Geo Week News

June 21, 2017

"Radar Vision" Solves Lidar Woes for Autonomous Vehicles


While many companies bet on lidar systems to lead the autonomous car industry, the privately held company Echodyne is developing a different way of sensing the world: “radar vision.”

In 2014, Echodyne started developing this technology for various industries after receiving its $15 million Series A round. However, Echodyne’s CEO Eben Frankenberg said the company is now shifting its focus onto the autonomous world with a new $29 million Series B investment led by New Enterprise Associates (NEA) together with Bill Gates, Madrona Venture Group, Vulcan Capital, Lux Capital and The Kresge Foundation.

Echodyne’s product is called MESA, which stands for Metamaterial Electronically Scanning Array. It combines high-performance, agile imaging radar hardware with computer vision-like software for classification, recognition, and perception. Echodyne says that lidar and cameras have limited range and don’t operate reliably in even moderately adverse conditions, and existing commercial radars have inadequate resolution. MESA solves all of these issues by operating like phased array radars – electronically steering a high-resolution spot beam instantly around the field of view with no moving parts – and by delivering high-resolution, long-range, and all-weather capabilities ideal for autonomy.

“Autonomous machines hold immense promise, but it is critical to underpin these machines with fundamental safety technology,“ said Greg Papadopoulos, Venture Partner at NEA. “We’ve seen a lot of sensing technologies, but radar is especially well-suited to autonomous vehicles because they need to operate in all kinds of environmental conditions. Echodyne’s radar vision platform is unique and incredibly compelling in the way it combines the fundamental all-weather benefits of radar with the high-resolution imaging capabilities more often attributed to lidar or Computer Vision.”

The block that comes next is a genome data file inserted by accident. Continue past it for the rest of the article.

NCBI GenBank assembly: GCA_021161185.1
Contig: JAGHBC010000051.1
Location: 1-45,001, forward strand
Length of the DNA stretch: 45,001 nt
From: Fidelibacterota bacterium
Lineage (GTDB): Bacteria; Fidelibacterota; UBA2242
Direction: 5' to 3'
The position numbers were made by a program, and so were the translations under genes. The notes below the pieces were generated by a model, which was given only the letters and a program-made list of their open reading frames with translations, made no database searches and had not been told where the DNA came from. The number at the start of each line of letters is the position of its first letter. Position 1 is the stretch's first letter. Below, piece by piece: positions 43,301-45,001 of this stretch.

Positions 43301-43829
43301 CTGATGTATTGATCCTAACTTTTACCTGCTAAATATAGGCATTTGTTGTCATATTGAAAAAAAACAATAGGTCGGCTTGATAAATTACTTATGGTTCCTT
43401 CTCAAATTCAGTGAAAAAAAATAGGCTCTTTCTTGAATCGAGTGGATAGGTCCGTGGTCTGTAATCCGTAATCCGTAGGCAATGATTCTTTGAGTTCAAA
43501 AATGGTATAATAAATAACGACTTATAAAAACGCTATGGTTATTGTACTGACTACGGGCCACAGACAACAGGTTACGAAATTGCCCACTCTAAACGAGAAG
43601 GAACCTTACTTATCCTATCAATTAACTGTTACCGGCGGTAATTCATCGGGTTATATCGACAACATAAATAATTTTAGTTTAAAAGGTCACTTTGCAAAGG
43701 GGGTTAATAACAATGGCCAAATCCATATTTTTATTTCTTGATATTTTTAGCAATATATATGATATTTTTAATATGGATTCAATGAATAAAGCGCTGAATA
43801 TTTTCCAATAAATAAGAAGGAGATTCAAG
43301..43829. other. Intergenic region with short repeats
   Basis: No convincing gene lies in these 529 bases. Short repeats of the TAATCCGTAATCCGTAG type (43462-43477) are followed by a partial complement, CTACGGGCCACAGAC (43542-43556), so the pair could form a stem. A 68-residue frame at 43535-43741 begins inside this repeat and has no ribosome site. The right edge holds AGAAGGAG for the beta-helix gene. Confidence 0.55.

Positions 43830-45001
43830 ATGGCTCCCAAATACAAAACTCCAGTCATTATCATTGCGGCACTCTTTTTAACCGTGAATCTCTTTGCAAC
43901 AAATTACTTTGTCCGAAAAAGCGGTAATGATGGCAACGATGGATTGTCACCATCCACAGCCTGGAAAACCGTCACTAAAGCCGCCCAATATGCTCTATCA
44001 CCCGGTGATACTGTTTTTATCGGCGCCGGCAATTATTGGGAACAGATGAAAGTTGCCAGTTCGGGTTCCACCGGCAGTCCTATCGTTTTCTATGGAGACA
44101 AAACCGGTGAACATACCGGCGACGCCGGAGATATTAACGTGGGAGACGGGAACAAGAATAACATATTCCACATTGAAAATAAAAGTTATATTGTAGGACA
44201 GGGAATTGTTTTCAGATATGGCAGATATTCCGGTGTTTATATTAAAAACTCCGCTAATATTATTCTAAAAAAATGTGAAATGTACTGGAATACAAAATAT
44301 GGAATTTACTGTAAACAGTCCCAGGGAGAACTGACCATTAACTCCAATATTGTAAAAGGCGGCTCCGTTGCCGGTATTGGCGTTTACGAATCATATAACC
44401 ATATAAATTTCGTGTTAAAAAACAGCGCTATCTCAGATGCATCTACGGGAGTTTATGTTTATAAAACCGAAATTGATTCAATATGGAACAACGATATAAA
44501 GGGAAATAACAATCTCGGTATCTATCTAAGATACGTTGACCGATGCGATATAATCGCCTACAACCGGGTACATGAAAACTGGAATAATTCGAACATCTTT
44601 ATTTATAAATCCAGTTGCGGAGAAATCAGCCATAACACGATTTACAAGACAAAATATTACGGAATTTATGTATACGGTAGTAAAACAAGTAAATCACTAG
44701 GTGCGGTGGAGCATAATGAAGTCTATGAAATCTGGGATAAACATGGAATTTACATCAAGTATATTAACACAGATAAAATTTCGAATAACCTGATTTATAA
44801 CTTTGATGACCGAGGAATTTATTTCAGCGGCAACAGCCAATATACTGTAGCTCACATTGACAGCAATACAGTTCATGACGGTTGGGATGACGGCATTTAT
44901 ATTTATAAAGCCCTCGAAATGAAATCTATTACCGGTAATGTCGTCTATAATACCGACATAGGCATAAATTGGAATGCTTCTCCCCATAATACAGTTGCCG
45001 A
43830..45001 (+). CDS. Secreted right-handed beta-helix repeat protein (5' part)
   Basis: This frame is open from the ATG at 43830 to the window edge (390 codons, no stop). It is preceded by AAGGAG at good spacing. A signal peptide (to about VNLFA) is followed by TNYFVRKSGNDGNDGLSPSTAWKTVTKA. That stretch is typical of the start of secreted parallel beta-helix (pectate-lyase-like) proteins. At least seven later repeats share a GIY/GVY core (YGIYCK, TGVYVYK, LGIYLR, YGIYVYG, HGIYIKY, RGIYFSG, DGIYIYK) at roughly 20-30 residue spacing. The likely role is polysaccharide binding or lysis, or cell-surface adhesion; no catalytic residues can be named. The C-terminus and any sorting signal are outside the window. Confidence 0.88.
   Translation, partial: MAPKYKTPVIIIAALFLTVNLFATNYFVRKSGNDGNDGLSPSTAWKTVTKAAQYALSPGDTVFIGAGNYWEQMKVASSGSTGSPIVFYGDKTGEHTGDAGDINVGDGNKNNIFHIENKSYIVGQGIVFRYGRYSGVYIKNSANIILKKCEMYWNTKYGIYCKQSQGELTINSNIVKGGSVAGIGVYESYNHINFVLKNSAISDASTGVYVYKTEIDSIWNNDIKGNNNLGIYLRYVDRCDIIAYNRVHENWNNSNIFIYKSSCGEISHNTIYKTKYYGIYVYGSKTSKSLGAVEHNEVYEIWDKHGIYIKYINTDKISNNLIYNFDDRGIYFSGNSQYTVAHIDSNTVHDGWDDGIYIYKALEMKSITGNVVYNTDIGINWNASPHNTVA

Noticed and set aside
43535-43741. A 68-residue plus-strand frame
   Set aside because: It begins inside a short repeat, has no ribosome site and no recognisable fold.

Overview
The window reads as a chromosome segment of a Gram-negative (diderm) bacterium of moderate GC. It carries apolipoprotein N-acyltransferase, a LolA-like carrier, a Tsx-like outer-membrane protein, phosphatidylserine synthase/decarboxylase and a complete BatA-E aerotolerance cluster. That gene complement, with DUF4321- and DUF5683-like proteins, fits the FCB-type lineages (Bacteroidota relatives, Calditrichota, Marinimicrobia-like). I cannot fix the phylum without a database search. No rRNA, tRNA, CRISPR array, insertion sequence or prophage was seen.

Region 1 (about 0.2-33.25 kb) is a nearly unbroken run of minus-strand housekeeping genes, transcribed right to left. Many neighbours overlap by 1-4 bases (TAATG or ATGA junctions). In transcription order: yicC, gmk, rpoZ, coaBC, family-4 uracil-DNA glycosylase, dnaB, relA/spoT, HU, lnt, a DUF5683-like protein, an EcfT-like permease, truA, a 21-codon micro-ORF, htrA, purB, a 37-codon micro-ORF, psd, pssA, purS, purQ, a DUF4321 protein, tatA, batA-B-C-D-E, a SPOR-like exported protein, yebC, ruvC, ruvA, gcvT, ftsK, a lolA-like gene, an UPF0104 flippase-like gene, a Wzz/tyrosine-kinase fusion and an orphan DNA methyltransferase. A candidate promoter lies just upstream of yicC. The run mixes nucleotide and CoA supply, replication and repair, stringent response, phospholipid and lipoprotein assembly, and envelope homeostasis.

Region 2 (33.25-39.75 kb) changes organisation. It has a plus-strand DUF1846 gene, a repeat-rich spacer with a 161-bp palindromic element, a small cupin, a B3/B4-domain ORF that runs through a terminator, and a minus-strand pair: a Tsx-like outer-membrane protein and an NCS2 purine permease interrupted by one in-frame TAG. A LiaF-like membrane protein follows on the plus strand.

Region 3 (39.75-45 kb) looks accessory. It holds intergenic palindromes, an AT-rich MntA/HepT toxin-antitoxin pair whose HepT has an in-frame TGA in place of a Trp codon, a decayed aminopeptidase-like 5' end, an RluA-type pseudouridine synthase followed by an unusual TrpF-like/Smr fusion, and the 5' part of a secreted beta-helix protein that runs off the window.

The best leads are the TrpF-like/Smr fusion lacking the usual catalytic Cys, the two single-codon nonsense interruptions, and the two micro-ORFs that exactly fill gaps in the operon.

Although MESA operates similarly to phased array technology, its significantly lower costs allow for high-volume production at commercial price points and a lightweight form factor.

Echodyne’s current product has the size of an Amazon Kindle, and it can detect and track a Cessna sized airplane, a helicopter at up to 3km, or a DJI Phantom sized drone at 750m—in the dark or during any adverse environmental condition, such as clouds or rain. In comparison, most of the current lidar solutions used on autonomous vehicles can only track up to 200m.radarvision_001

Although Echodyne hasn’t released any technical details about the new and shorter range system in development ideal for autonomous vehicles, if the numbers and features previously mentioned are anything to go by, then we can expect to see the boundaries pushed to a whole new level.

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